What To Do If Custom Orthotics Are Causing You More Foot Pain?
- Mar 05, 2019 -

Have you been using conservative methods to treat your foot pain? Perhaps you have already tried soaking your feet, massaging your feet and legs, taking aspirin, applying cold packs or warm packs, and you still have pain. When those at-home treatments don't work, it's time to seek help from your New Hampshire podiatrist. 

Whether the cause of your discomfort is Achilles tendonitis, arch pain, bunions, flat feet, hammertoes, heel pain or overpronation, your podiatrist may prescribe a treatment plan that includes the use of custom orthotics. But do they work? And what can you do if they end up causing you even more pain?

Do Custom Orthotic Shoe Inserts Really Work?

According to a study recently published in the Journal of Physical Therapy Science, orthotic insoles can indeed improve the pressure and pain associated with flexible flatfoot.

A Canadian review of orthotics published in the online PainScience journal found custom orthotics to be helpful in treating a variety of conditions including plantar fasciitis, arthritis, diabetes and a condition associated with pain in the ball of the foot knows as metatarsalgia.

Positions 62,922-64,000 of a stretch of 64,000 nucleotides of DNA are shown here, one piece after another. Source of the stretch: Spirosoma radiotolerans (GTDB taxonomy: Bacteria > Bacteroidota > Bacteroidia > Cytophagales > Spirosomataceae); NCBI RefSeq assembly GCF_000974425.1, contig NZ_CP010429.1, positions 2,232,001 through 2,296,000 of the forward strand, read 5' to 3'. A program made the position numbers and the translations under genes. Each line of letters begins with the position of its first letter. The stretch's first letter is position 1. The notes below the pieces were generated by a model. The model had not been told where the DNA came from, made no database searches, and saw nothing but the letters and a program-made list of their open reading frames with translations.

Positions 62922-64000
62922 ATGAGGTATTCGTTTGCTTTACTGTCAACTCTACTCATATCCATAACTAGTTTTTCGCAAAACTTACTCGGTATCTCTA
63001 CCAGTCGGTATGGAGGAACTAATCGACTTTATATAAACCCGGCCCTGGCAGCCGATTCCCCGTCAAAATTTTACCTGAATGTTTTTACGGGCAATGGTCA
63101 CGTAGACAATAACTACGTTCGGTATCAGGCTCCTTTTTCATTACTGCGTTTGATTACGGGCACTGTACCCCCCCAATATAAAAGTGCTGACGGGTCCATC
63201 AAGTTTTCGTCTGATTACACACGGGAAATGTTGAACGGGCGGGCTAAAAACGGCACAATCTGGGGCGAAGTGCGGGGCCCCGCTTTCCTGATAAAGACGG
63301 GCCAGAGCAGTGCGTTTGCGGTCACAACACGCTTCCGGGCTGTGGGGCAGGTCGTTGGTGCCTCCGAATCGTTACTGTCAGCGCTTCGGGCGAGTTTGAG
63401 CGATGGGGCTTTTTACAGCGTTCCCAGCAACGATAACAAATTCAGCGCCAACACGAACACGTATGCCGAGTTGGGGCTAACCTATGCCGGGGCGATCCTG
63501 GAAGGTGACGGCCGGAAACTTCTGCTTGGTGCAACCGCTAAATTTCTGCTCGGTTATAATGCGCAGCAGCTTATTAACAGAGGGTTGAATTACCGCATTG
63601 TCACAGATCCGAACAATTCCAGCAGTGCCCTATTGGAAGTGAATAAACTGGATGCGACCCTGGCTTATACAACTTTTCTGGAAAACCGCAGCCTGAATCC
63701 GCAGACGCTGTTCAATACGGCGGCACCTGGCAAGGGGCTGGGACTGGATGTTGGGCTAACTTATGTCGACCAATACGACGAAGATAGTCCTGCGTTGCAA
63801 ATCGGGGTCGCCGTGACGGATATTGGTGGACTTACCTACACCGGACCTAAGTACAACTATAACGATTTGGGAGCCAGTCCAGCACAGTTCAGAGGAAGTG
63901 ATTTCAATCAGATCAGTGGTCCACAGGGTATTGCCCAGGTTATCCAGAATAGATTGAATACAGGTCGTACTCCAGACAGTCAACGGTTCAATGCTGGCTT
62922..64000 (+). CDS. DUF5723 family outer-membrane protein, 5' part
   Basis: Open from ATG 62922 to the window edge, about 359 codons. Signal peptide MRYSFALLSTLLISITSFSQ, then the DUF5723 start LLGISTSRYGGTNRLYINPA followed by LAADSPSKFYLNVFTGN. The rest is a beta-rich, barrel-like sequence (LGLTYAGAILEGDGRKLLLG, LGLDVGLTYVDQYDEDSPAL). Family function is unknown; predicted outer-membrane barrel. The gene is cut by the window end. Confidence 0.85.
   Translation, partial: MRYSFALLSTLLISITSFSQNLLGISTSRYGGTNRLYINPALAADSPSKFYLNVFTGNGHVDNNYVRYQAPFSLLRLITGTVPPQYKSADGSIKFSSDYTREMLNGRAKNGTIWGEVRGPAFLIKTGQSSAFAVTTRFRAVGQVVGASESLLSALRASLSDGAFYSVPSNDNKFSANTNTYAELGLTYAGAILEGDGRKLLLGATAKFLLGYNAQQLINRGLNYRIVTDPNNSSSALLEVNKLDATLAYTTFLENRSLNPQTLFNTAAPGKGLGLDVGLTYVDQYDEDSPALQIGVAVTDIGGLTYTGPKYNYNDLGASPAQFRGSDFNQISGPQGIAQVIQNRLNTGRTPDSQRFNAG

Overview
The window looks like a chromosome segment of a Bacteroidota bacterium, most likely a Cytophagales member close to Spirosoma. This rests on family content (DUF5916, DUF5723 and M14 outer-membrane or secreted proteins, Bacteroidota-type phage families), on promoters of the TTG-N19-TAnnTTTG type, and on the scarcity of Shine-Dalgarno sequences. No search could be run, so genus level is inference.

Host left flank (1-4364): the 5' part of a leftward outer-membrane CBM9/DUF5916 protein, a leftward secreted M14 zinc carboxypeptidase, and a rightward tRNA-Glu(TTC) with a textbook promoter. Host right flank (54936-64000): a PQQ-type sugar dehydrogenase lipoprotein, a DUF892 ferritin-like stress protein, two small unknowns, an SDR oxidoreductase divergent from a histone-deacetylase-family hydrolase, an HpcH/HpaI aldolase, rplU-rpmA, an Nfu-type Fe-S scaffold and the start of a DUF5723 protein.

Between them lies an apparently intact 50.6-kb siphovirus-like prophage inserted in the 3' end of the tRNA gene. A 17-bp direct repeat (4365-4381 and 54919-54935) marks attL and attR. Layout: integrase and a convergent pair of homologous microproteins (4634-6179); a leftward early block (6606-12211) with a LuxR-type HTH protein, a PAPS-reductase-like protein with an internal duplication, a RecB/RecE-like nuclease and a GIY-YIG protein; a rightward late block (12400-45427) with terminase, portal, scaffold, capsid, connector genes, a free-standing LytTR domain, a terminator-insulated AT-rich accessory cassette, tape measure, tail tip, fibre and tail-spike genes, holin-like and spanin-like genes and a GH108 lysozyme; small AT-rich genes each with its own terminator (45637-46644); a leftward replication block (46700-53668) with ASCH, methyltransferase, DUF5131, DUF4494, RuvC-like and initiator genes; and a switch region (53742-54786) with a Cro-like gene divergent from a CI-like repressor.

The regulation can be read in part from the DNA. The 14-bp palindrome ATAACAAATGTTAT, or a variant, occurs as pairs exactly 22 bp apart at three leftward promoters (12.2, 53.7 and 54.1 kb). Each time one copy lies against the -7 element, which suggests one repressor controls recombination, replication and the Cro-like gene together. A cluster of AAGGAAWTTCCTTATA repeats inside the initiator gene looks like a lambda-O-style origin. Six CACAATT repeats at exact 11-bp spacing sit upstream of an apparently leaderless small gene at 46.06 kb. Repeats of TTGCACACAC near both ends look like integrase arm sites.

Other painful foot conditions for which custom shoe inserts are prescribed include Achilles tendonitis, bunions, hammertoes and misalignment.

When prescribed by your podiatrist and used together with other treatments, custom shoe inserts often do provide relief from foot pain. If they don't seem to be working for you or are causing more foot pain, it's time for another call to your podiatrist. 

Why Your Custom Orthotics May Cause Pain

Unfortunately, custom orthotic shoe inserts don't come with a guarantee. Stress from orthotics can actually lead to weak ankles, feet or knees and cause additional foot pain.

Furthermore, it's difficult to get relief from orthotic inserts that weren't made correctly. You may also suffer from sore muscles as your body attempts to adapt to the orthotics. You may also need to have them frequently adjusted as the pressure and strain on your feet changes due to your shifting alignment.